I am proud to come from New Zealand, which in 1893 became the first country in the world in which women gained the right to vote. More recently, New Zealand was also the first democracy to have all key Government roles fulfilled by women, e.g. Prime Minister, Chief Justice and Governor General. I also come from a long tradition of strong women and I feel I owe it to my courageous and heroic forebears to do all that I can to stand tall and true in my own life.
I want to let other women know about how mindfulness has transformed my life over the past thirty years, and how it can transform their lives as well, which is why I decided to write ‘Mindfulness for Women‘.
As I worked on the book I realised that for me personally, many of the themes stemmed from pride in my NZ heritage as a woman. I also came to see it as a tribute to all the wonderful and gutsy women who have populated my life, from my grandmother, my numerous leggy and confident aunts, my mother and my three amazing sisters; to the key friendships formed in my all-girls high school and the women’s Buddhist communities that I have been involved with for decades. Many of these friendships are still going strong today.
I have met women who have achieved incredible things. I am not just talking about careers or outward achievements, but women who in very difficult circumstances – whether illness, pain or other life situations – have managed to create a satisfying and joyful life for themselves through practising mindfulness and the associated qualities of kindness and compassion. This is why I am deeply passionate about women being able to use mindfulness to fulfil their potential.
At school in New Zealand in the seventies, girls were encouraged to dream big and to understand that obstacles were there to be overcome. At that time I was super-fit. I adored the mountains and wilderness and my dream was to be a wildlife ranger. But there was a hitch. The New Zealand Wildlife Service didn’t employ women but I wasn’t going to be deterred. At 15 years old I went to see a Director at their head office and asked what I would have to do to convince him to employ me. He told me to get a very good qualification, which was when I decided to become a veterinary surgeon in the knowledge that this would be the ideal skill to have when working with the magnificent creatures I would be living amongst in the mountains and the sea.I was happy to co-write Mindfulness for Women with a journalist, Claire Irvin, a dynamic magazine editor with her finger on the pulse of many of the issues facing modern women. Claire’s experience will also resonate with many readers: like many younger women she juggles a full-on career with bringing up her two small children. She has to balance countless demands and organise her life with military precision.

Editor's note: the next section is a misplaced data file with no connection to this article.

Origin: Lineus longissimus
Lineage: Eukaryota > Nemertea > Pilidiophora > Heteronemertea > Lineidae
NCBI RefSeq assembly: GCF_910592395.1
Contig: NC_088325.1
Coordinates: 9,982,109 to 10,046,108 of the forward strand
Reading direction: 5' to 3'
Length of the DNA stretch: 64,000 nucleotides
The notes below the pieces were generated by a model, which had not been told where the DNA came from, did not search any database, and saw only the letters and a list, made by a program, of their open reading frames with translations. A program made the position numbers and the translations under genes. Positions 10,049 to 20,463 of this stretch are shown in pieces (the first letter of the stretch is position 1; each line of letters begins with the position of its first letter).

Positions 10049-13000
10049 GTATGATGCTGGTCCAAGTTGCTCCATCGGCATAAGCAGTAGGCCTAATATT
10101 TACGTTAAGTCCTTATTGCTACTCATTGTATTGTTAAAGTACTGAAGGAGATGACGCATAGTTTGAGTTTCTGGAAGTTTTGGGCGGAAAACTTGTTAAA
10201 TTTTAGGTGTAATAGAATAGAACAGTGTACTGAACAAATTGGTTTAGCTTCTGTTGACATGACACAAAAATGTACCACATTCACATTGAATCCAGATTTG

To Claire, mindfulness and meditation were initially just more things to add to the never-ending ‘to-do’ list. But, as we worked together, Claire became increasingly curious about mindfulness and decided to keep a practice diary. This has become an integral part of the book and I am sure many women will relate to Claire’s experience of initial resistance followed by genuine excitement as she began to reap the fruits of taking time each day to stop and get to know her own mind and heart. Also essential to this book are our moving and gritty case studies of women who have found mindfulness, sometimes in the most harrowing of circumstances.
My wish is for women from all walks of life to read the book and discover that inner peace is only a breath away. To find self-belief and to stand tall as they go about their lives. Most of all, my wish is that we recognise how we are continually shaping the world with our thoughts and actions and that, with the help of mindfulness, we can become positive agents of change and transformation in the world. This is what IWD is all about: women believing in themselves and other women and campaigning to make the world a better place for women living today as well as future generations.